Figure 2: A simple example illustrating KS-test.

When an application fault arises, we compare the values of the attributes collected in the faulty execution against the values in their signature. Attributes that are considered as runtime variants are not used in comparison. If a value of an attribute cannot be found in its signature, the attribute is considered to be abnormal and is identified to be a possible root cause. With the signatures built in Figure 1, if a process receives an extra signal SIGXFSZ in a faulty execution, which cannot be found in the signal signature, the signal can be identified to be abnormal. According to the semantics of the signal, only a process writing a file larger than the maximum allowed size receives this signal. Thus one can find the root cause by checking the size of the files used by the application. Since each file accessed is monitored, the over-sized file can be easily identified using our tool.

Building Signatures for System Calls

We have shown the method of building signatures for attributes in the previous section. However, building signatures for attributes in system calls - e.g., parameters, return value, or error number - is not as simple. Before attributes in a system call can be built into signatures, we first need to find other invocations of this system call that are also invoked from the same location within the target application, either in the same run or in a previous run. However, this is a very difficult task when trying to find these correlated system calls among hundreds of thousands of system calls that are collected.

To understand the difficulty, we use an example shown in Figure 3. In this snippet of code, there are two write calls. Either one or the other will be invoked, depending on the value of nmsg, but not both. It makes no sense for us to merge the attributes of the first write call with those of the second write call when generating signatures, as these two write calls perform very different functions. The first is to write messages to a file, and the second is to print an error message to stderr. Therefore, attributes of the first write will only be merged with those of other invocations of the first write, i.e., within the for loop. One can imagine how difficult it would be to differentiate the first write call from the second when looking at a trace of a flat sequence of system calls as shown in Figure 3.

Figure 3: A sample system call graph built for the system calls shown in the middle. The program is shown on the left.

We address this problem by converting a flat sequence of system calls to a graph representation, which we call a system call graph. Each node in the graph represents a unique system call in the target application, and the edges are uni-directional and representing the program execution flow from one system call to another. The right part of Figure 3 shows such an example graph, where the two write calls are clearly differentiated. As we can see, only those system calls invoked from the same place within the target application are collapsed into the same node, e.g., the open from the two runs and the 3 invocations of the first write call in the for loop from the first run. Attributes associated with each system call are appended to the node in the graph the system call corresponds to, as shown in Figure 4.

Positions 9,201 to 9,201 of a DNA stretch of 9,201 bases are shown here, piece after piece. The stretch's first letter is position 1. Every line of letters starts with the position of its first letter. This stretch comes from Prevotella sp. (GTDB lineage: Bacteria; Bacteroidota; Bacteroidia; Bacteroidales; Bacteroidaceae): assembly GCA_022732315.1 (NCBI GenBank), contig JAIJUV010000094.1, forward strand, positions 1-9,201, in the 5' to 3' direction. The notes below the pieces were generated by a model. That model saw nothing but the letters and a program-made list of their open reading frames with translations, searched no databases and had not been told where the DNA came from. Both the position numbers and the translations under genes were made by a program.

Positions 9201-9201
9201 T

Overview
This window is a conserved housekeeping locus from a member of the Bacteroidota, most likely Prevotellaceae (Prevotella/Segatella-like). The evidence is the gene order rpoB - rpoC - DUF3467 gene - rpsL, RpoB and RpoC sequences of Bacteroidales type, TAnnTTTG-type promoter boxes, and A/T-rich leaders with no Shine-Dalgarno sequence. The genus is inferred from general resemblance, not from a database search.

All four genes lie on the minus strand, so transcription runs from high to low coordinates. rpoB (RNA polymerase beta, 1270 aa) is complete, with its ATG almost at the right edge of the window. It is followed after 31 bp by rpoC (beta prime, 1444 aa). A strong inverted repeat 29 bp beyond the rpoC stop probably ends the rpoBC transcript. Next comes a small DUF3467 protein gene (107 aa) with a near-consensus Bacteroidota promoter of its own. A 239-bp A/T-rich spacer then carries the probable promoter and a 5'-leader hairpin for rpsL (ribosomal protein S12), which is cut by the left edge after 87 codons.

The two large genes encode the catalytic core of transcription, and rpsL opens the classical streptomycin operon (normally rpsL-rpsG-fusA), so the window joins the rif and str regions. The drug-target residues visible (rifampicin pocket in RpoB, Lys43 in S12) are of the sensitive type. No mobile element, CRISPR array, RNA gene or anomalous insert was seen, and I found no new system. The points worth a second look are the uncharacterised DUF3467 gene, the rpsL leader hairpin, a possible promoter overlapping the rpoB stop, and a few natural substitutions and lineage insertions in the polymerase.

Figure 4: An example system call graph.

A vital step in the construction of the system call graph is to collapse system call invocations that are invoked from the same location in the program to a single node in the graph, either within a single run or across multiple runs. Though the locations in an application can be represented by their virtual memory addresses, we use the stack of return addresses by collecting and analyzing the call stack information of the target process during each system call invocation. This gives system calls an invocation context in a more accurate way. The program in Figure 5 illustrates this point. For the statements in the program, their memory addresses are shown on the left side of them. In the program, open and write system calls are wrapped in low level functions openfile and writestr. As these functions are used in different places in the program for different purposes, the system calls wrapped in them are also invoked for different purposes. Take